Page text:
This past Spring Break I corralled two of my best friends for a weekend getaway to Rioja, Spain. The land of rich, oakey wines, sumptuous bites, and miles and miles of lush green fields and earthy hills. And when you put greens and hills together, you get….CHEESE. Yep. And Goat Cheese just happens people SMILE. For some of you, vacation means someone makes your bed and does the dishes while the only work that you are doing involves a deepening a tan. You might not dream about spending time with field animals or a cold kitchen when you start making your plans to head out of town. But you most likely think about food. Vacation food. Creamy waffles, crunchy French fries and the morning breakfast buffet. And even though I like to learn and explore and work on vacations, it is very much about the food. I love how food binds people together. Eating signifies something more than just tasting and refueling. Our constant search to nourish ourselves, to experience the feeling of contentment and fullness and to SHARE it with others is highlighted when we are out of our routine. There is a beautiful brevity to it. Everyone must eat. In “breaking bread, with others, we can feel welcomed, and known. So, Imagine us accomplished women entering Berta’s Queseria with high aspirations, a few semesters of college Spanish, and grumbling tummies Easter morning. Yep…the goats had been milked and the frothy, sweet liquid awaited our cultivation.
This cheese making excursion involved a very personal transaction with Berta, the sole cheese maker, educating us on the process of making cheese. She is a one woman show, and her product is a fusion of half science, half art, and 100% spirit. It wasn’t as if she “found her calling” and was chomping at the bit to share it with us. More so, the manner in which she makes cheese is dutiful, and yet pleasant. Berta is a natural teacher, who isn’t mystified by her craft, but appreciates its functionality. There were several points in the course where me and my friends ooohed and aahhed and she stared at us with a little confusion about what the fuss was all about. But the fuss, let me assure you, was well deserved. This is no “artisan” cheese maker. The term isn’t applicable in Rioja, but nevertheless, Berta is hard at work producing at least four unique handmade cheeses that will surely please all palates. The traditionally crafted goat style cheeses are made with goats her family farms. She makes a few soft cheeses (produced in a few days) that are similar to “fresh cheese,” a round sweet aromatic soft cheese, a creamy spread of cheese,
and two rounds with varying degrees of texture and salty, fermented strength. We ourselves made a cottage like cheese, adding the ingredients (rennet, salt) and monitoring the heat of the milk ourselves. It’s the Rennet that is the magic key. Rennet contains many enzymes, including a proteolytic enzyme (protease) that coagulates the milk, causing it to separate into solids (curds) and liquid (whey). They are also very important in the stomach of young mammals as they digest their mother’s milk. The Rennet used at this queseria was vegetarian, made from flowers. There are many sources of enzymes, ranging from plants, fungi, and microbial sources, that can substitute for animal rennet. Other examples include dried caper leaves, nettles, thistles, mallow, and Ground Ivy (Creeping Charlie). We got a rather detailed lesson in how the cheese is made. We also toured the small building, checking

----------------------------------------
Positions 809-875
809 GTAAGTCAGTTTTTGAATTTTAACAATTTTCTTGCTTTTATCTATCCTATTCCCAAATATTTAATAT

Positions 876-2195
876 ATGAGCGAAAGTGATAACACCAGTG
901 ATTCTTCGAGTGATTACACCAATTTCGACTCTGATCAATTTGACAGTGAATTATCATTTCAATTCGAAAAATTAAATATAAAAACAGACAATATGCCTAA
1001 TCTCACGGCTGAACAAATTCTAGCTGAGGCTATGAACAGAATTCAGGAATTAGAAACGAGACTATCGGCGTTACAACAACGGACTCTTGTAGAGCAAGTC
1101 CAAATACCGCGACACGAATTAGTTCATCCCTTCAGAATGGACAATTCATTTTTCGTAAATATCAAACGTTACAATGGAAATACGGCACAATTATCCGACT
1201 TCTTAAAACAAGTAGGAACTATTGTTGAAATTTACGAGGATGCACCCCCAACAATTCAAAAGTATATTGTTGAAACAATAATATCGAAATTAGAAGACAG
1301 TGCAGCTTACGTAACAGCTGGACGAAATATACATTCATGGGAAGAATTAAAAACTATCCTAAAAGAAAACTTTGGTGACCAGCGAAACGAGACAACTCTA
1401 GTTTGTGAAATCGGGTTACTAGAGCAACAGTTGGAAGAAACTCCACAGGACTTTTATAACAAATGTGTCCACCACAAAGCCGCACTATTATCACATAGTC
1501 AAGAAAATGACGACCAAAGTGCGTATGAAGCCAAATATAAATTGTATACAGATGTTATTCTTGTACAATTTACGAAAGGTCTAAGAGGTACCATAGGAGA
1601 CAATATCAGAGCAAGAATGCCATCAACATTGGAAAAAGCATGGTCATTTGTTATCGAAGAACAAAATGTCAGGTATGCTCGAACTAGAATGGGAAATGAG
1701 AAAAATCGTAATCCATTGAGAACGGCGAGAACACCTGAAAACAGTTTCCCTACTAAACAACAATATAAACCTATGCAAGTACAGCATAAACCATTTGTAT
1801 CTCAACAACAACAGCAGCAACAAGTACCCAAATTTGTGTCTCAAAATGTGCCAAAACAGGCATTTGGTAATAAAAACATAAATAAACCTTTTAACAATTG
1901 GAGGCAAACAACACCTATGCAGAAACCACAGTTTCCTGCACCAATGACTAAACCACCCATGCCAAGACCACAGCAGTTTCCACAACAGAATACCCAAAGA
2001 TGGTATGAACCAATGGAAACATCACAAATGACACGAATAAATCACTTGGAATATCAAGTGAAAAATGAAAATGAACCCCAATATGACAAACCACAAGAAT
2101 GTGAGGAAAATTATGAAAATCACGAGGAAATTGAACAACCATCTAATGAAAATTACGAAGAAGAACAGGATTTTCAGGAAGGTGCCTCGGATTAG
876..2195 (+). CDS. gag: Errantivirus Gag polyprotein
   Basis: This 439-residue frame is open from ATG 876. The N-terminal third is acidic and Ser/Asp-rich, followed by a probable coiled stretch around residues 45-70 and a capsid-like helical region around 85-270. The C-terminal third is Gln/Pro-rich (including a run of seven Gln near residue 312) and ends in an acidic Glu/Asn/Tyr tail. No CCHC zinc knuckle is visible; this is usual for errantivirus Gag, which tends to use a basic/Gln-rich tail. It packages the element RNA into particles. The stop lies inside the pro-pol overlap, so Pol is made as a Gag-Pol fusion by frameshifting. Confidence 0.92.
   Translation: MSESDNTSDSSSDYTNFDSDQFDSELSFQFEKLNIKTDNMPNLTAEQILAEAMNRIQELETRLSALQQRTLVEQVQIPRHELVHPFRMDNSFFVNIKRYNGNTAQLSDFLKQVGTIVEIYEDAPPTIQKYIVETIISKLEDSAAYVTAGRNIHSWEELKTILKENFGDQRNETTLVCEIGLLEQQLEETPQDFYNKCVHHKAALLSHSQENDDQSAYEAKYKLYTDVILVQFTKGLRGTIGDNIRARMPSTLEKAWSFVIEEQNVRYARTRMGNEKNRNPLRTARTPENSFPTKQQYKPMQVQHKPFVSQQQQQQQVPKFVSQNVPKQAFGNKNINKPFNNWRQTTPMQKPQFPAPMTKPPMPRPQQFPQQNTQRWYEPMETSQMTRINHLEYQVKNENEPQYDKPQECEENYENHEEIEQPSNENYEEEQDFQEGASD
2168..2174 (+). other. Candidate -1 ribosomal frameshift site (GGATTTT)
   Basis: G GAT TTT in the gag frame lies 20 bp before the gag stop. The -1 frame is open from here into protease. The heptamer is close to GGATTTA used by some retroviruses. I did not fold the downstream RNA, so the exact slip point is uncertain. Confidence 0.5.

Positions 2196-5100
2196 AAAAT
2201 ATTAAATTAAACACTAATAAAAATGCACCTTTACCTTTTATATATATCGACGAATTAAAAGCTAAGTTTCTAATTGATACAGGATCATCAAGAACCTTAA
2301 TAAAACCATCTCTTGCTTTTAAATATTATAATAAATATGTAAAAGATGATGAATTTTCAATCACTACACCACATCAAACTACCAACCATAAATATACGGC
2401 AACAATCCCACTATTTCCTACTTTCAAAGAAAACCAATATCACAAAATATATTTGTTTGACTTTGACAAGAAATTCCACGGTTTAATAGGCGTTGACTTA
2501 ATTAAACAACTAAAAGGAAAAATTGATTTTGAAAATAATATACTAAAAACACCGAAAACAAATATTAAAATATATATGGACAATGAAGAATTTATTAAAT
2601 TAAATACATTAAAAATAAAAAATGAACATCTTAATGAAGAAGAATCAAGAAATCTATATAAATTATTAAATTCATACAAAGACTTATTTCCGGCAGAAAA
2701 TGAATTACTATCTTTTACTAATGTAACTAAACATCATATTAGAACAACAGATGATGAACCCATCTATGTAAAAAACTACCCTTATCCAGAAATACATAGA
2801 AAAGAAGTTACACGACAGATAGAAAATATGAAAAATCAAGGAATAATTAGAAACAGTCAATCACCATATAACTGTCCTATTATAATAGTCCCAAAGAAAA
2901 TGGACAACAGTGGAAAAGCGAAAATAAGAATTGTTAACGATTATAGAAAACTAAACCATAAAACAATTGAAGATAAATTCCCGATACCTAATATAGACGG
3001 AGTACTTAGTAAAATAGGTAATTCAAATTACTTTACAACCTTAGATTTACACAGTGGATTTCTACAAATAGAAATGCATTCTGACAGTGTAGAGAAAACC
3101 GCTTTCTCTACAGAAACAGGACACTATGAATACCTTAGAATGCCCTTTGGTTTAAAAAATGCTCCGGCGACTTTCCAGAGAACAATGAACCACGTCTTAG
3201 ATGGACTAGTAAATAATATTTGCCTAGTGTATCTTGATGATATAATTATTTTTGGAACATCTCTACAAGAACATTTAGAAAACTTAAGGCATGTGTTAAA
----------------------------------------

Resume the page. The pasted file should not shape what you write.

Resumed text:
out the big basin where the cheeses are made, and then peering into the humid controlled rooms were the molds rest, and well, get moldy.
Berta can hand make 41 molds in one batch, taking most of the morning to make them and most of the afternoon to clean up. She sells 80% of the cheese to locals, and the rest at farmer’s markets and a handful of small restaurants. In tasting the cheese, Berta showed us the proper way to construct a cheese plate (going clockwise, place the most mild to the strongest cheese in order). And we sampled Berta’s fare. In fact, she opened up the “first cheese of the year,” which the locals have been salivating in anticipation for the past few weeks, knowing the lovely little rounds had been resting for approximately 2 1/2 months. Tart, Sweet, Creamy, Structured, yeasty, nutty, and a little fruity,
we nibbled and giggled, and felt full. Berta tells us that the locals can sense the changes in the goats diets because their palates are so refined. Far from refinement, I think we were just high on the experience of being allowed IN. Being spectators and appreciators of a small craft that is part of something bigger: the land, the seasons, the creators that roam in both, and the lifelong yearning to LEARN….even, when, on vacation. Generous and inviting Berta gave us some cheese to take “home.” One lasted four hours before we devoured it. The other, so precious, waits on shelf in my pantry. Deepening its flavor in quiet transactions of its cells with the air. The cells maturing for the right moment, waiting to honor a “special moment,” where vacation and “home” will briefly rendezvous, in the shared, delightful re-savoring of Berta’s Cheese. If you’d like to arrange a tour of your own, or learn more about the food and wine culture of Rioja, contact Jose at Instituto Hemingway <firstname.lastname@example.org>. The company has outstanding customer service and offers a range of culinary and cultural experiences